There are plenty of Chicago Bears that have something to prove in 2023, but some more than others. As we continue our series looking at the 10 Bears with the most to prove, we’ve reached number eight. At 10 was Kindle Vildor and number 9 was Braxton Jones.
8. Velus Jones
Of Ryan Poles’ first rookie class, Jones was, without question, the most disappointing. Expectations on Jones were unfair heading into his rookie season. A third round pick rarely makes a significant impact as a rookie, but Bears’ fans and the media raised expectations for Jones as he joined a wide receiver room lacking talent and needing a fast, big-play receiver.
Jones had the speed but didn’t show much in the big-play category as a rookie. Jones was an older rookie and blossomed late in college. Critics of the selection stated that Jones was a “man amongst boys” playing as a 24-year old his final year in college. Many of those critics are ready to take a victory lap, but it’s too early to write off Jones.
Jones showed some skill as a kick returner, but with that aspect of the game continuing to become less important, that certainly isn’t a reason to keep a roster spot, especially when Jones struggled so much as a punt returner, clearly the more valuable job of the two returning positions.
On offense, Jones scored two touchdowns on the season, both, in essence, on running plays (one was considered a shovel pass). Both came against the Vikings in different games, the first was a jet sweep where Jones used his speed to beat everyone to the pylon. His second touchdown came in the last game of the season. Jones grabbed the ball on an end around and showed some nifty footwork in traffic at the sidelines to stay in bounds before he broke past the defense and scored a 44-yard touchdown. Jones also had a nice catch against Buffalo in double coverage that resulted in an explosive play completion.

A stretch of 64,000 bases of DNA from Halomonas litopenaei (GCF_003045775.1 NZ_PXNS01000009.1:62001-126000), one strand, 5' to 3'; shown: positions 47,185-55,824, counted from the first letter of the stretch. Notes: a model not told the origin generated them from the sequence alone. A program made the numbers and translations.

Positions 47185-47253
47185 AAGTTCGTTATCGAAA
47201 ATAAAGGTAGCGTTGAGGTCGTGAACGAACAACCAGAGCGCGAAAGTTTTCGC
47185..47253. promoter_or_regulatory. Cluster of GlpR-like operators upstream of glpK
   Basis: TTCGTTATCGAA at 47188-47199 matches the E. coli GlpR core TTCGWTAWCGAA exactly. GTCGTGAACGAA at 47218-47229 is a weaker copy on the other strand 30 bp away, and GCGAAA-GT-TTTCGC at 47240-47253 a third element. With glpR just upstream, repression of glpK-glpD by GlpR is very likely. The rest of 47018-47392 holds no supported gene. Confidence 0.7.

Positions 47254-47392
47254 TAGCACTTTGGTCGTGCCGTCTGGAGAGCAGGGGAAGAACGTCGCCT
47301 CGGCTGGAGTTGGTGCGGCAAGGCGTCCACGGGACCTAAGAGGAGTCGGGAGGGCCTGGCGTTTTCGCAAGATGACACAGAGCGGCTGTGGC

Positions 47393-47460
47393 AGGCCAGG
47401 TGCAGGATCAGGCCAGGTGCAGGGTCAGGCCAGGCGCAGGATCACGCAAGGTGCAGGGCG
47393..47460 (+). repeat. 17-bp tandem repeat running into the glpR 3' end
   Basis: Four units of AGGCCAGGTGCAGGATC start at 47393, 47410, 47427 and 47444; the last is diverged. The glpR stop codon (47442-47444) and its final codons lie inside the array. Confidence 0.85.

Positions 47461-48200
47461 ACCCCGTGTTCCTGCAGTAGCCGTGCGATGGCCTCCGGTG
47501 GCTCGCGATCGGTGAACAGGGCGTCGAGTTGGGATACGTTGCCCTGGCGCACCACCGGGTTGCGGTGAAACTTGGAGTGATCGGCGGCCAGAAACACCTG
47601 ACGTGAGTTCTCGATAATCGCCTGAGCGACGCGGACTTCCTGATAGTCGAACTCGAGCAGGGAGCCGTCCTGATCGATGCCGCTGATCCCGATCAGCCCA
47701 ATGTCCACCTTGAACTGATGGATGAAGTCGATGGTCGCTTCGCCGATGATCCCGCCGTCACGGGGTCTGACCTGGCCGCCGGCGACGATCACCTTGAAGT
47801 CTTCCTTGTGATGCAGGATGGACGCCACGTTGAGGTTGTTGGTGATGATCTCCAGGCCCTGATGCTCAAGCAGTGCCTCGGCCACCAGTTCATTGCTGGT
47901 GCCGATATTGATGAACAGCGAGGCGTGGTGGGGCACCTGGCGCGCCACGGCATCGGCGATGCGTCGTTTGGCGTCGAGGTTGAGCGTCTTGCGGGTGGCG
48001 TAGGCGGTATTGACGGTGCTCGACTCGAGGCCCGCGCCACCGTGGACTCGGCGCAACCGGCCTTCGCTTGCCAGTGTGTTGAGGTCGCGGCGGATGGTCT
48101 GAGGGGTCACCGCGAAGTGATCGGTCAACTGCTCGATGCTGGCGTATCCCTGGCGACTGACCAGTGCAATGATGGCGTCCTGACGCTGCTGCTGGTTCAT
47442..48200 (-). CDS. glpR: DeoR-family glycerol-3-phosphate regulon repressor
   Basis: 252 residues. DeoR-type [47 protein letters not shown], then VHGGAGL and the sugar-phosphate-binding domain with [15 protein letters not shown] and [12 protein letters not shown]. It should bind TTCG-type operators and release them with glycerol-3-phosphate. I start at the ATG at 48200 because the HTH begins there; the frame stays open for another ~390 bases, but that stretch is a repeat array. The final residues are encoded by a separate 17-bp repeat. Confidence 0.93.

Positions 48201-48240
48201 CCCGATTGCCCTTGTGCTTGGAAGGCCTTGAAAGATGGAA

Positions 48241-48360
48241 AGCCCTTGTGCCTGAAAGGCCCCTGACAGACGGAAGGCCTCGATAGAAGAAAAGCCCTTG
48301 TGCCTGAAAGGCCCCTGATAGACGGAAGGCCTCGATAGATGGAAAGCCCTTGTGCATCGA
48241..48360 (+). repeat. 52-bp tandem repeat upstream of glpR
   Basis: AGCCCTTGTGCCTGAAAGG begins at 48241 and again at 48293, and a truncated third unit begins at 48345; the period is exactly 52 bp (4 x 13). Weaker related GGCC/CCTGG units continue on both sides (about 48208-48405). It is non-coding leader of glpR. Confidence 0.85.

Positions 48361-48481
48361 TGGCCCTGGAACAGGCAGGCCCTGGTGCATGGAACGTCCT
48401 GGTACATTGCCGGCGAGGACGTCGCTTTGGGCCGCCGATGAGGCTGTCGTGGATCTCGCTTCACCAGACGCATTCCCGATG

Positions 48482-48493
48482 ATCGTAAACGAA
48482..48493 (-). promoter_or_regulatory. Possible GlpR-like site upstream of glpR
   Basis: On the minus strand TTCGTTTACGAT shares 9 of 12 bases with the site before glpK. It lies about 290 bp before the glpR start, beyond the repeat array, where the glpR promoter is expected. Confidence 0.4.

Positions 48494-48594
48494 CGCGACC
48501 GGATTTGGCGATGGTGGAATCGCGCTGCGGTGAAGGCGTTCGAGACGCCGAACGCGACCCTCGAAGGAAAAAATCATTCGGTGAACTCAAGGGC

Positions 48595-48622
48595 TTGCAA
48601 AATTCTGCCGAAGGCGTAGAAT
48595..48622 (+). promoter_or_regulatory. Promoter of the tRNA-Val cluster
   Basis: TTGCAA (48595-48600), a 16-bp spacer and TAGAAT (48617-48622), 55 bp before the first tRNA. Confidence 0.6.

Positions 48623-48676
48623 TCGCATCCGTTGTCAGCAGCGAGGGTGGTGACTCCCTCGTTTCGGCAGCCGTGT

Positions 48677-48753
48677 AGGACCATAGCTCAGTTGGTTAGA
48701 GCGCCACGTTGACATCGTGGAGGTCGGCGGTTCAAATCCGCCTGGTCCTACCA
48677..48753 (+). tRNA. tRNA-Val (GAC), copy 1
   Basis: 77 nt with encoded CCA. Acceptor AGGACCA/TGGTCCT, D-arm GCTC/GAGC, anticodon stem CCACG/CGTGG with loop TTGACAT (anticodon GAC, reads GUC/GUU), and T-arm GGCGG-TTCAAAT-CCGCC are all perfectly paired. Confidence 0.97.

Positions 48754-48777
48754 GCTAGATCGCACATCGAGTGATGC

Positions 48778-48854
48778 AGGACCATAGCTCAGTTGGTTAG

That makes for a nice paragraph, but unfortunately, that is also the summary of big plays that Jones made for the entire season. Jones had a few bad drops, struggled to grasp the playbook and found himself a healthy inactive for multiple games during the season. That is a hard task to accomplish with how weak the wide receiver group was last season.
With a beefed up wide receiver unit, Jones will be no better than WR4 if they are all healthy but could be as low as WR6 if he doesn’t improve. It’s not impossible that if Jones has a rotten training camp, the Bears could cut ties with him, but that’s highly doubtful being he’s still under contract for three years.
Jones needs to improve his play and find a role for himself in this offense. Perhaps Jones can find success as a gadget player on offense and a return man, but to do that, he needs to greatly improve as a punt returner, a job he lost last season. If Jones becomes more of an impact receiver, he’s going to have to find success in the intermediate passing game and not just either a shovel pass or go route guy.
This is a big year for Jones. He needs to show improvement in several different facets of the offense and special teams. He needs to prove to Matt Eberfuls and Ryan Poles that the guy they saw in the last game of the season (70 yards, 1 touchdown) is the guy who’s going to be there for 17 games in 2023.